Dr. Tony Ly is a doctor of chiropractic out of Santa Ana, California. Dr. Tony practices Applied Kinesiology and Network Spinal Analysis to heal his patients. Applied Kinesiology and the Network Spinal Analysis technique are different forms of chiropractic that may look different from an outsider’s perspective, but they are both very powerful techniques and get many sick people well, which is what it’s all about. Dr. Tony explains the power behind muscle testing and how clearing out the interference in the nervous system can open up gateway channels to living a happy and healthy life.
Dr. Tony Ly is a doctor of chiropractic out of Santa Ana, California. He practices Applied Kinesiology and Network Spinal Analysis to help heal his patients. Applied Kinesiology and the Network Technique are different forms of chiropractic that may look different from an outsider’s perspective, but they are both very powerful techniques and get many sick people well, which is what it’s all about. Dr. Tony explains the power behind muscle testing and how clearing out the interference in the nervous system can open up gateway channels to living a happy and healthy life. Please welcome, Dr. Tony Ly.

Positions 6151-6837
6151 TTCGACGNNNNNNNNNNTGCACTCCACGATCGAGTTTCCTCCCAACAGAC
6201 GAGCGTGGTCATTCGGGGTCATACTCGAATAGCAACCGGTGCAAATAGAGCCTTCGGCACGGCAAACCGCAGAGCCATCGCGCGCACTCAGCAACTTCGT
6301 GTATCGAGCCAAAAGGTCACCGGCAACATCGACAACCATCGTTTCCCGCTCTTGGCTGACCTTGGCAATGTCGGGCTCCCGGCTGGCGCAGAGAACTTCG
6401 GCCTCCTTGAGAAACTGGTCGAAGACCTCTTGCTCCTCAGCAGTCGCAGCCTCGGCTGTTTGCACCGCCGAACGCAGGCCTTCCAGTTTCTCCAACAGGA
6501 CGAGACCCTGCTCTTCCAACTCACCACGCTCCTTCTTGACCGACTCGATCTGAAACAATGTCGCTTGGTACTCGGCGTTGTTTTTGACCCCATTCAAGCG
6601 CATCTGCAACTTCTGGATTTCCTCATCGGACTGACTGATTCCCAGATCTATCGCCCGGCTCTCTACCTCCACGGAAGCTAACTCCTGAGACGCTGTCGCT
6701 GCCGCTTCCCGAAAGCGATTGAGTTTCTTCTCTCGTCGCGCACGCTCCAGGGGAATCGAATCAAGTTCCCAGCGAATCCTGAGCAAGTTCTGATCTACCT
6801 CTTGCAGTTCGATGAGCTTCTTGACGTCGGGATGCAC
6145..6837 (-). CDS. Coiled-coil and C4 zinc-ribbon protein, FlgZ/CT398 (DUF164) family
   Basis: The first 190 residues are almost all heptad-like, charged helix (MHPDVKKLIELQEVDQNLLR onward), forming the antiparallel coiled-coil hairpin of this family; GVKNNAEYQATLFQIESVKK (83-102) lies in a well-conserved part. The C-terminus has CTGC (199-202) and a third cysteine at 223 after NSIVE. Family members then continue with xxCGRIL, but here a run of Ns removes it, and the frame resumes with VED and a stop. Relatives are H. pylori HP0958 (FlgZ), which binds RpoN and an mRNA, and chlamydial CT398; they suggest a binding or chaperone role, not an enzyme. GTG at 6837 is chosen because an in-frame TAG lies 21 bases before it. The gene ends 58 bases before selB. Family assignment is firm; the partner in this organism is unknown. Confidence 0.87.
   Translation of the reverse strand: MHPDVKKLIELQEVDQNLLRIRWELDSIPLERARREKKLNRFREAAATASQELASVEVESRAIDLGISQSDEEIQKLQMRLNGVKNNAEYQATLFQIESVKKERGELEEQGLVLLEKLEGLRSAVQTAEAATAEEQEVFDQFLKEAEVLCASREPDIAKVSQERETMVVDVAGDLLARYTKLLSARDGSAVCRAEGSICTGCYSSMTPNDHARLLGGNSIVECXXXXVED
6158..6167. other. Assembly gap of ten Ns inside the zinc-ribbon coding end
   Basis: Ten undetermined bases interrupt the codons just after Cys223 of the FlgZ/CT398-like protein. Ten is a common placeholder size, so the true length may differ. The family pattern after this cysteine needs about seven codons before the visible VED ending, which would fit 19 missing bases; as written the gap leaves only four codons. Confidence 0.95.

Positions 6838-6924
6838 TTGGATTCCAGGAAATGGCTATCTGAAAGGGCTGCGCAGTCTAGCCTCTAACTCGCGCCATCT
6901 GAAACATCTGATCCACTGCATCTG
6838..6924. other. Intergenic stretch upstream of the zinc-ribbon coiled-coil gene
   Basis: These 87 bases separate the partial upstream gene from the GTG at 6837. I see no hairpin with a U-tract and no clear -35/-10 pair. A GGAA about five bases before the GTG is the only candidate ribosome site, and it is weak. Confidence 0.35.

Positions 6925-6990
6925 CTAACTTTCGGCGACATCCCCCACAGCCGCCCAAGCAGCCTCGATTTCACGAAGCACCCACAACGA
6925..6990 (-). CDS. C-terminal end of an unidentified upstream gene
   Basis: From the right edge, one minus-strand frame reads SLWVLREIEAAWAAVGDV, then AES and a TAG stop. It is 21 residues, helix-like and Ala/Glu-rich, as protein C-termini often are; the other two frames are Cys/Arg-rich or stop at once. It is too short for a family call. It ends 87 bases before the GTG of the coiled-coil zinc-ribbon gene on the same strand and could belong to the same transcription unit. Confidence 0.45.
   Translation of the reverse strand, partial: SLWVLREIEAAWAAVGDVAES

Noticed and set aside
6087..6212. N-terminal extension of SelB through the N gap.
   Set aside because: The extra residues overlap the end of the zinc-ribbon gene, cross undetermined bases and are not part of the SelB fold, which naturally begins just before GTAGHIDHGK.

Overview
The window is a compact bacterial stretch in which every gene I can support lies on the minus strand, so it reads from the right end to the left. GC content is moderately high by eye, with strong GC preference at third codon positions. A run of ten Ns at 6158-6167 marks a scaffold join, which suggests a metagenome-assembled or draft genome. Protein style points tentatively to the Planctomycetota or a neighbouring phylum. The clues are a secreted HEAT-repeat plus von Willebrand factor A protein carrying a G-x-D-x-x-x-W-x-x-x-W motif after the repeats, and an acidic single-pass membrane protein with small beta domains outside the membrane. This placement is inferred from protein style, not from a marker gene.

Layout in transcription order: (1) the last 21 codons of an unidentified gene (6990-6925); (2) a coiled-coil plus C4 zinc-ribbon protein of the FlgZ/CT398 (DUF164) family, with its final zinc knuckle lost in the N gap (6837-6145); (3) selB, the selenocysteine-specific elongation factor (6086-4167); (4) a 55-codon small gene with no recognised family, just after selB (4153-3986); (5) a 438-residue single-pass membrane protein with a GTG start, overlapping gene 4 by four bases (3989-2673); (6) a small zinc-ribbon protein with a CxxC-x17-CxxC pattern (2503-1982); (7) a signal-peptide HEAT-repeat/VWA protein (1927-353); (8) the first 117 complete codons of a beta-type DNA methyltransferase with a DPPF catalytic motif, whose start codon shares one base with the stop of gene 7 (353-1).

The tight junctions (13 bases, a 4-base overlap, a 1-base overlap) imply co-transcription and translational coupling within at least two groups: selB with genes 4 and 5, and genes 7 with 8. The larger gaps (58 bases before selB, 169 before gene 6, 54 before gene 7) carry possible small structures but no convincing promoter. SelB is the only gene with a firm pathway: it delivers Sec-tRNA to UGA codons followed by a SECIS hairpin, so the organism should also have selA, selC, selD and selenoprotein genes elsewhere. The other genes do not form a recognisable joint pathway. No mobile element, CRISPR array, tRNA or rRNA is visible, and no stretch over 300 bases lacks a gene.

Listen To The Episode Here:
Applied Kinesiology And Network Spinal Analysis with Dr. Tony Ly
On the Expect Miracles podcast, we have a phenomenal doctor, Dr. Tony Ly. He practices out of Santa Ana, California. I’m very lucky and grateful to have him on the podcast. Dr. Tony, how are you doing?
I’m doing well. Thank you so much, Dr. Kevin. It’s an honor and privilege to take part in your show.
I love talking to you. You’re definitely a person that’s very in touch with what’s going on and I feel like you definitely heal people on a deeper level. I used to go over and get treatment from you in chiropractic school. I was always very impressed with what you were able to find and you treat people differently than most doctors. I’m fascinated and I want to learn more about it. Before we get into that, tell us where you are from originally.
I’m from sunny Southern California.
How did you get into chiropractic or the healing profession in general?
I was introduced to chiropractic. I stumbled upon it on accident. I always had a knack for working with my hands. Even prior to going to chiropractor school, I did bodywork and massage for years. I started off in high school just so that I could just keep my hands busy so I wouldn’t fall asleep in class. I went to college and got a degree in business economics and I worked in corporate for a few years.
How did you like that?
It was good. It just wasn’t fulfilling for me.
At what point did you realize that?